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During unbeaten run, Minnesota United is cashing in on corner kicks

It’s fitting that the lockers of Kervin Arriaga and Joseph Rosales are adjacent inside the Minnesota United dressing room at Allianz Field.

The Hondurans have essentially been joined at the hip since Arriaga joined Rosales in Minnesota in 2022, and on the field the past two games, their partnership has produced two goals off corner kicks — Rosales’ service from the flag twice finding the head of a leaping Arriaga.

After their latest connection in Wednesday’s 2-2 draw with Los Angeles Galaxy, Arriaga was a center of attention during a post-match interview while an obscured Rosales lounged in the seat next to him, scrolling his phone.

But the dynamic duo needed to be rejoined yet again. Arriaga was asked about the quality of those passes, and Rosales’ head cranked to his right to hear his fellow countryman’s answer.

“Good. The truth is that during the course of the week, we have spoken on where to shoot, and according to him, I owe him a hundred dollars, since it’s fifty dollars for every goal,” Arriaga said. Rosales just smiled.

If that’s not a joke, then Michael Boxall owes Rosales $50 after the set up on his corner-kick goal in a 2-1 win over Sporting Kansas City on April 27. In that three-game span, Rosales has amassed three assists, all on corners.

The Loons have produced five goals from corner kicks across the past four games, including a recycled corner turning into Bongi Hlongwane’s long-range strike against L.A. on Wednesday, and Robin Lod’s service headed in by Hassani Dotson in a 3-0 win against Charlotte FC on April 21.

MNUFC has scored 19 total goals in 11 matches this season, six on set pieces. Lod scored on a Sang Bin Jeong free kick in the 2-0 win over Los Angeles FC on March 16.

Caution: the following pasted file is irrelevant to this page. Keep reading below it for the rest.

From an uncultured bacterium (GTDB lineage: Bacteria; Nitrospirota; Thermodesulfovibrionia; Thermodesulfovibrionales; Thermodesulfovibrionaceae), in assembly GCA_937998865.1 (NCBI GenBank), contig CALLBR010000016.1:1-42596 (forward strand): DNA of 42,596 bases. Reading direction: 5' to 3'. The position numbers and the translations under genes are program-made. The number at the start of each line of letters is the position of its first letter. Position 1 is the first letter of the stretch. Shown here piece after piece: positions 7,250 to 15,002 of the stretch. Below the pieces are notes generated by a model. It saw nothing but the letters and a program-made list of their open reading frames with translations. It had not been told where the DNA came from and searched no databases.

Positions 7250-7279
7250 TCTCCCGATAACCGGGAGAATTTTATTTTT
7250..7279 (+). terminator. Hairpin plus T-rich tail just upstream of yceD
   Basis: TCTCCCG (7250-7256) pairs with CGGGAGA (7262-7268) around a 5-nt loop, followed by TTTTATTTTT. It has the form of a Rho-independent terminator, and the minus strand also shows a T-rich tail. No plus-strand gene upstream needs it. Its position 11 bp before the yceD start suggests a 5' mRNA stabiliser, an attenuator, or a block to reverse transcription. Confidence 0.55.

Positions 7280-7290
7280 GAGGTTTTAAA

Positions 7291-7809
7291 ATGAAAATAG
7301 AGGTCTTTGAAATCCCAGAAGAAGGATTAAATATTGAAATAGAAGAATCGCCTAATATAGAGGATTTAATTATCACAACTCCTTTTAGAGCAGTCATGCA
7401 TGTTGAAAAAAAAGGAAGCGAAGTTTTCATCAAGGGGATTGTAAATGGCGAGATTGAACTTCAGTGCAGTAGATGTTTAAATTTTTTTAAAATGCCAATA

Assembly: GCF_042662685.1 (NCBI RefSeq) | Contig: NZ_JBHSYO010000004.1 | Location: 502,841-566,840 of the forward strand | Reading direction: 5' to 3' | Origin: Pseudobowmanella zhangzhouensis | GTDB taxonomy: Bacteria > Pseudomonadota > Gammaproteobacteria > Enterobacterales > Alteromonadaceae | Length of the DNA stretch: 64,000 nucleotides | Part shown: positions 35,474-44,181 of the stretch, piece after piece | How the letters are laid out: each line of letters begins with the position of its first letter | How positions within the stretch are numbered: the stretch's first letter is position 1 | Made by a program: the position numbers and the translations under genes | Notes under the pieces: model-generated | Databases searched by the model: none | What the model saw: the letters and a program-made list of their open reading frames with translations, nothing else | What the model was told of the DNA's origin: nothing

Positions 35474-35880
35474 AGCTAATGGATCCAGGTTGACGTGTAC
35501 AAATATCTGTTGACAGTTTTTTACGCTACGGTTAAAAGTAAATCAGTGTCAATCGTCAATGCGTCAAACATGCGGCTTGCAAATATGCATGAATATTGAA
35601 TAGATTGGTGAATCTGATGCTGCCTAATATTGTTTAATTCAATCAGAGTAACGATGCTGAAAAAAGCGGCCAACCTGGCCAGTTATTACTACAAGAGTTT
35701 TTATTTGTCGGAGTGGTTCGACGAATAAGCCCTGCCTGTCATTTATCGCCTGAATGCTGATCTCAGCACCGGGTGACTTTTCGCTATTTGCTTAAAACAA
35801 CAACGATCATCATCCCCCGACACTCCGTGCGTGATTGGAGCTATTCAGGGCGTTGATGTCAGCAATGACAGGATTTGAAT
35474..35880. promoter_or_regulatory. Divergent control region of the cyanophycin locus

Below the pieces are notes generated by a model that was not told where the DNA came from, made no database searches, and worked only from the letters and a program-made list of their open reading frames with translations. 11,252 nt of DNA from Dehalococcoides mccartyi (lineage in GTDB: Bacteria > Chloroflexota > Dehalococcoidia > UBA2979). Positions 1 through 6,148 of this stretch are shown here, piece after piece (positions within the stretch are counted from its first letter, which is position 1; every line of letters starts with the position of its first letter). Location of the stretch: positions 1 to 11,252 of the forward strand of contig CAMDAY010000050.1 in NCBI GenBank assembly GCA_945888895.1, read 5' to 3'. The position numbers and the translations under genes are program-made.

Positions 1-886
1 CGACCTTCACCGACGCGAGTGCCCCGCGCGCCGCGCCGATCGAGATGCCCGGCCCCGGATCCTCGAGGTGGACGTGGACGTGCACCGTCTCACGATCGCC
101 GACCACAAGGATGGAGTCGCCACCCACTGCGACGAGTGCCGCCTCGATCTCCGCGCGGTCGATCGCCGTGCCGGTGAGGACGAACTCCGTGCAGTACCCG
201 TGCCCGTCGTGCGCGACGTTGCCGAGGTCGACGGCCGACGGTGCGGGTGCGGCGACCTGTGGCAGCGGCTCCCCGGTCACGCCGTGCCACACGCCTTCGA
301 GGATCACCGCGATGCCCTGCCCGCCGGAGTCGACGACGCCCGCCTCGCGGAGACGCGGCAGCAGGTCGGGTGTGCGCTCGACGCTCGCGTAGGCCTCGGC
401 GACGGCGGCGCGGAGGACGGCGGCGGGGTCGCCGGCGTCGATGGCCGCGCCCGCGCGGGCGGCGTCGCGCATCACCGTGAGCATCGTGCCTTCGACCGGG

Before head coach Eric Ramsay joined MNUFC, he was hired by Manchester United in 2021 and was in charge of set plays for the famous Premier League side. Now it’s a focus for the Loons.

Ramsay has talked about three key ingredients to set pieces: a quality ball entering the box, “real desperation” for players to get on the end of it, the location of players and their ensuing movements to get free from defenders once the ball is booted.

That’s where Ramsay’s often-expansive answers to questions can dry up. He isn’t about to share the secret sauce.

“There’s a lot of detail to it that I won’t give away here,” he said in his news conference Wednesday.

Set pieces also are a big focus of new Chief Soccer Officer Khaled El-Ahmad. The amount of corner kicks compared to the opposition is one of the key stats he looks at in the post-match stats. He also prefers in-swingers, and going into Wednesday, 75 percent of the Loons’ attempts were bending toward goal.

In seasons past, the Loons have relied on Emanuel Reynoso to take the bulk of corners, but with Reynoso missing out on most of the season, it’s been a by-committee approach so far in 2024. Rosales currently leads the team with 24 corners. Lod has 23, and Jeong 19.

MNUFC has totaled more corner kicks than its opponent in only six of their 11 matches this season, 6.3 a game. There hasn’t been an uptick in those numbers to coincide with increased scoring on corners in the past four games; they are just making the most of their chances.

But work on Ramsay’s set pieces is a staple in Loons training sessions in Blaine, especially leading up to the Galaxy match, given how they have been prone to allowing goals on set plays this season.

“We … approach these things in a very purposeful way, but there is momentum in that sense,” Ramsay said. “We’ll be a team that’s a real threat across not just corners but on throw-ins and wide free kicks, too. It’s a really good trait to have as a team.”